I do not wish to liken my work to that of Orlan or Gina Pane, but in my efforts to fuse the two different sides of my personality (or appearance, namely always wearing either glasses or contact lenses) I discovered links with others, such as Mark Wallinger’s 2000 Credo show at Tate Liverpool, concerned as it was with notions of vision, plus the likes of Magritte, Escher, Calle… indeed, many artists from history have been concerned with eyes and looking. Damien Hirst (2001: 86) spoke of being terrified at not being able to see out of ‘these two f***ing little holes’ and believed that “art’s about looking. People don’t look. Artists make people look: look at what you know; question what you know…”
This resonates with the themes underpinning my work because, having spent two years looking closely at the daily events of my life and their meaning, now I can see better than ever, not just the ‘other’ but also myself, and have shared the story of this dichotomy with everybody, proving that “the process of self-identity is a leap into a narrative that employs seeing as a way of knowing” (Phelan, 1993: 5) and that “the physiological understanding of vision, like both the psychoanalytic conception of the
gaze and the technologies of aesthetics, is also a theory of loss and distortion” (Ibid.: 14) which is why, having identified his ‘twin’, the artist will not exist after this exhibition.
Therefore, the politics of the location for my final installation were very important. Wanting closure to the story, but to keep some of the mysticism and uncertainty, I felt much more confident curating the space this time around, compared to when I was ‘halfway to paradise’ in 2009.
Just as galleries and museums are increasingly aware of their audience, so have I become, this year not just of the public but the internal and external assessors, and so planned an interactive display accordingly. It was heavily influenced by a room in A Story of Deception, and Sophie Calle’s 2009 Whitechapel retrospective, which I had used as a case study for an earlier module.
Meanwhile, the idea of publishing a book which explains the objects and images that feature within the space was a natural progression from the narrative developed over the past two years, cemented by a visit to Lindsay Seers’ submission to the current Persistence of Vision exhibition at FACT, It Has To Be This Way (2009), which is accompanied by a curious paperback novella apparently written by one M. Anthony Penwill.
My book is an edited version of my website which partly summarises events, though leaves things open enough that the viewer must do some ‘looking’ themselves, question the subtext, and take on the role of the detective, piecing together clues from (seemingly disparate) objects and images after reading the full story. It encourages participation in the display, and gives viewers something to take away and digest, when they can involve themselves in the narrative further by visiting the blog for further instalments, or even start their own – as Skultans suggests (1998: xii) “many people with eventful lives have little to say about them” and whilst mine may not be the most dramatic, documenting it (and my alter ego) has certainly made the past couple of years very exciting – the artist will be missed.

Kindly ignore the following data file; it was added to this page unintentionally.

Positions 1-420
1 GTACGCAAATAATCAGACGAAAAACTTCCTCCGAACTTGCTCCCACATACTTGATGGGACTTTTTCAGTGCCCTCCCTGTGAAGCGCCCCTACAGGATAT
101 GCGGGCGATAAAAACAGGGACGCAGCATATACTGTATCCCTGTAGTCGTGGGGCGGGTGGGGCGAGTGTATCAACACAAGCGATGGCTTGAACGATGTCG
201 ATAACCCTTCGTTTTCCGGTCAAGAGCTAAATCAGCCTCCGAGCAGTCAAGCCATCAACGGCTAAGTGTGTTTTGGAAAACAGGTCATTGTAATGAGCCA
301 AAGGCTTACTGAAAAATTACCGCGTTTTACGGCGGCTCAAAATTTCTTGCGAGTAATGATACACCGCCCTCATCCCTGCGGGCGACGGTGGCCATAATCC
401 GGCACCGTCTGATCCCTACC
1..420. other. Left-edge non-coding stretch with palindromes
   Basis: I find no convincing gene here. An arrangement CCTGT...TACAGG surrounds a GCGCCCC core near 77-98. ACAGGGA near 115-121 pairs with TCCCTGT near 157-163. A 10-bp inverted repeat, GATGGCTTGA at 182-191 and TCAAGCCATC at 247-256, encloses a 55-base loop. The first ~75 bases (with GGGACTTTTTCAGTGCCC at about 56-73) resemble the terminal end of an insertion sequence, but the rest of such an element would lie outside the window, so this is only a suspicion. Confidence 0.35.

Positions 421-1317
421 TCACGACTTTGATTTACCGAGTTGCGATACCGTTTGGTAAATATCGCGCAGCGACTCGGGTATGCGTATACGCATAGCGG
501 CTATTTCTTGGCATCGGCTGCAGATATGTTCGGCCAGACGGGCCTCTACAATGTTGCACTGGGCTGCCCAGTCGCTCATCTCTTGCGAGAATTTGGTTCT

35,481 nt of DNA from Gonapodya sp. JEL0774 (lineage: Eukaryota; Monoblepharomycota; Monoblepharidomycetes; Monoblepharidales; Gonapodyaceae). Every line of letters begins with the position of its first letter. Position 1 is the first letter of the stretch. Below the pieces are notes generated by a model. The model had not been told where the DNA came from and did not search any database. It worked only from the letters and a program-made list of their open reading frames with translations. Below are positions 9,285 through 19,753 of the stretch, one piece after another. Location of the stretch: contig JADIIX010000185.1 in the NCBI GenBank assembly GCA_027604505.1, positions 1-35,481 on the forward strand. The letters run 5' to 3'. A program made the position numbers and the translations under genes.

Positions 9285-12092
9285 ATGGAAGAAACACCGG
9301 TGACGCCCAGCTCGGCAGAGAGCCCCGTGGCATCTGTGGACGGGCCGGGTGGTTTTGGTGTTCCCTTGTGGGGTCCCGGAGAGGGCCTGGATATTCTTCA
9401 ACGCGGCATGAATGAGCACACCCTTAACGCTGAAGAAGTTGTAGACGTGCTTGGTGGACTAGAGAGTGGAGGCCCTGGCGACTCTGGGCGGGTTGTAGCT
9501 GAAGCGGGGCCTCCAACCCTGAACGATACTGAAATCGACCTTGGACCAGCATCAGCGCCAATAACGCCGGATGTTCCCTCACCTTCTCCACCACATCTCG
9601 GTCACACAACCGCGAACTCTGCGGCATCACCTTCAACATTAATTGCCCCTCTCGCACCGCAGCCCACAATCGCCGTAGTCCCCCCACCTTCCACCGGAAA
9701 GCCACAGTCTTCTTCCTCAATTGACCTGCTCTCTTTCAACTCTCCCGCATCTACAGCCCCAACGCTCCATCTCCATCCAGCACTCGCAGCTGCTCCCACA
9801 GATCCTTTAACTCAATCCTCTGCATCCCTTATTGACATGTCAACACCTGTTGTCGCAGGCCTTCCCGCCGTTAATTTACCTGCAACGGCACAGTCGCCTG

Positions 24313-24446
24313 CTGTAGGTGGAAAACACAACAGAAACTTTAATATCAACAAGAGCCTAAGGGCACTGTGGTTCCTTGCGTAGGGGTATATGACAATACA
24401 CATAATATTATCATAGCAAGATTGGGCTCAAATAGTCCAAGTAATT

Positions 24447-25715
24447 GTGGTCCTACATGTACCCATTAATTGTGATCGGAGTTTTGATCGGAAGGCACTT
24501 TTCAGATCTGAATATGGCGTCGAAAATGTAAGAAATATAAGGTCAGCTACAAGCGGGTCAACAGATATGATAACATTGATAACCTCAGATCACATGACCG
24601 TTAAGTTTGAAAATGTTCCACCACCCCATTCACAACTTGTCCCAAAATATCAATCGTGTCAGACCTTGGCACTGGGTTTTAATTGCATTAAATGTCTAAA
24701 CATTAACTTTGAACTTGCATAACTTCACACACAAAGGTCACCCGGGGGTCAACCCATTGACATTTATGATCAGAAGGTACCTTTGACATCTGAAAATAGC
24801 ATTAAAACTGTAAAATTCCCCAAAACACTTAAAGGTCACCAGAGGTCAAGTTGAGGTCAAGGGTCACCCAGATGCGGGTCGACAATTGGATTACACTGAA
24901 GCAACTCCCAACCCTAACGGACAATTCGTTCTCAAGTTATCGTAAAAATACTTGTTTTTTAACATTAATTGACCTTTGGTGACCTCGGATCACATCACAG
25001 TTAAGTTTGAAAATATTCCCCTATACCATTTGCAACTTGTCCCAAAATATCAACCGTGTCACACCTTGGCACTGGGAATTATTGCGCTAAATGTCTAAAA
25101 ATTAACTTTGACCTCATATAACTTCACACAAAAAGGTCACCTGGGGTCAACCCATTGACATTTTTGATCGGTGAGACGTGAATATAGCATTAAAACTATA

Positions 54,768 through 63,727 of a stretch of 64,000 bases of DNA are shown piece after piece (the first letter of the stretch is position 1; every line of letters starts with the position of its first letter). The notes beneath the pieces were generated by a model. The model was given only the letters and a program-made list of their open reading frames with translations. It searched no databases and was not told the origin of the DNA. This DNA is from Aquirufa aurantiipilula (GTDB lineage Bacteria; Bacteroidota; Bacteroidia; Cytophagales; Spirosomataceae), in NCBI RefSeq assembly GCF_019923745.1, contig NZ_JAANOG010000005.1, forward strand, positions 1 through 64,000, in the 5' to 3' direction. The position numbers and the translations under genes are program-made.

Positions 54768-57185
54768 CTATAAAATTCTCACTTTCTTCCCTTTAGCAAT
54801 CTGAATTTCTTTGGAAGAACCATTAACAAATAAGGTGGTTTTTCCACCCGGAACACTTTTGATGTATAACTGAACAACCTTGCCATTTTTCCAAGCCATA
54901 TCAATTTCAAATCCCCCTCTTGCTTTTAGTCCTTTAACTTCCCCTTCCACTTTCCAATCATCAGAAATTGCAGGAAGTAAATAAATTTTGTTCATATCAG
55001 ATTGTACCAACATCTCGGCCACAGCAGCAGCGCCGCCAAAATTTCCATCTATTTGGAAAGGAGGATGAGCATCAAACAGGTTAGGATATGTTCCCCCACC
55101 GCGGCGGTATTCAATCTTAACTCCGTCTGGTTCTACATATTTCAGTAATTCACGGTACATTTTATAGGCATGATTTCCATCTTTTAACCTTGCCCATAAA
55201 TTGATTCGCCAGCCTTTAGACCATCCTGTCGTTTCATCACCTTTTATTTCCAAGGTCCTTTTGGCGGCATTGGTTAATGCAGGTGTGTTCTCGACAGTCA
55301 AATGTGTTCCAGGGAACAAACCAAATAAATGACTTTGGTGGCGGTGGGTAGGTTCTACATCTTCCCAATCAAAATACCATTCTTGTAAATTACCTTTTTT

Meanwhile, the ringing telephone and miniature fortune telling booth are other interactive elements to engage the audience, and the involvement of my colleague, friend and lookalike Paul at the private view is a scaled down version of the performance I had planned before the University’s policies meant we had to rein in our ambitions.
His appearance is a reference to the recurrent themes of the alter ego, synchronicity and mistaken identity, and a ‘playful yet sincere’ attempt to confuse the viewer, making them question what is real and what is not, thus referencing several works of art and popular culture, the most relevant example being Dostoevsky’s The Double, in which, according to Chizhevsky (in Wellek, 1962: 129) “the double puts with extreme power the question: will the individual discover a new stability and a new life in absolute being, or will he perish in nothingness?”
This resonates completely with my situation, in which those separate lives of the artist and the teacher should hopefully merge from now on, because the whole theory of the doppelganger is that when someone is confronted with his ‘double’ it is a sign that his life will end, thus, the two cannot continue to co-exist.
Barthes, R. (1977 Ed.) The Death of the Author (from Image, Music, Text), New York: Hill & Wang.
Bourriaud, N. (1998) Relational Aesthetics, Dijon: Les Presses du Reel.
Godfrey, M. (ed.) (2010) Francis Alys – A Story of Deception, London: Tate Publishing.
Hirst, D. & Burn, G. (2001) On The Way to Work, London: Faber & Faber.
Marzona, D. (2006) Conceptual Art, Cologne: Taschen.
Middleton, T (1999) An Introduction to The Strange Case of Dr Jekyll and Mr Hyde, London: Wordsworth.
Penwill, M. A. (2009) It Has To Be This Way, London: Matt’s Gallery.
Phelan, P. (1993) Unmarked – The Politics of Performance, London: Routledge.
Skultans, V. (1998) The Testimony of Lives: Narrative and Memory in Post-Soviet Latvia, London: Routledge.
Wallinger, M. (2000) Credo at Tate Liverpool, London: Tate Publishing.
Wellek, R. (1962) Dostoevsky – A Collection of Critical Essays, New Jersey: Prentice-Hall.
Wilson, S. & Lack, J. (2008) The Tate Guide to Modern Art Terms, London: Tate Publishing.
Platt, Edward (2010) ‘Telling Stories with a Life of Their Own’, Tate Etc, Issue 19 Summer 2010, pp48-55.
Cumming, Laura (2010) ‘Art’, New Review Section, The Observer, 20 June, p37.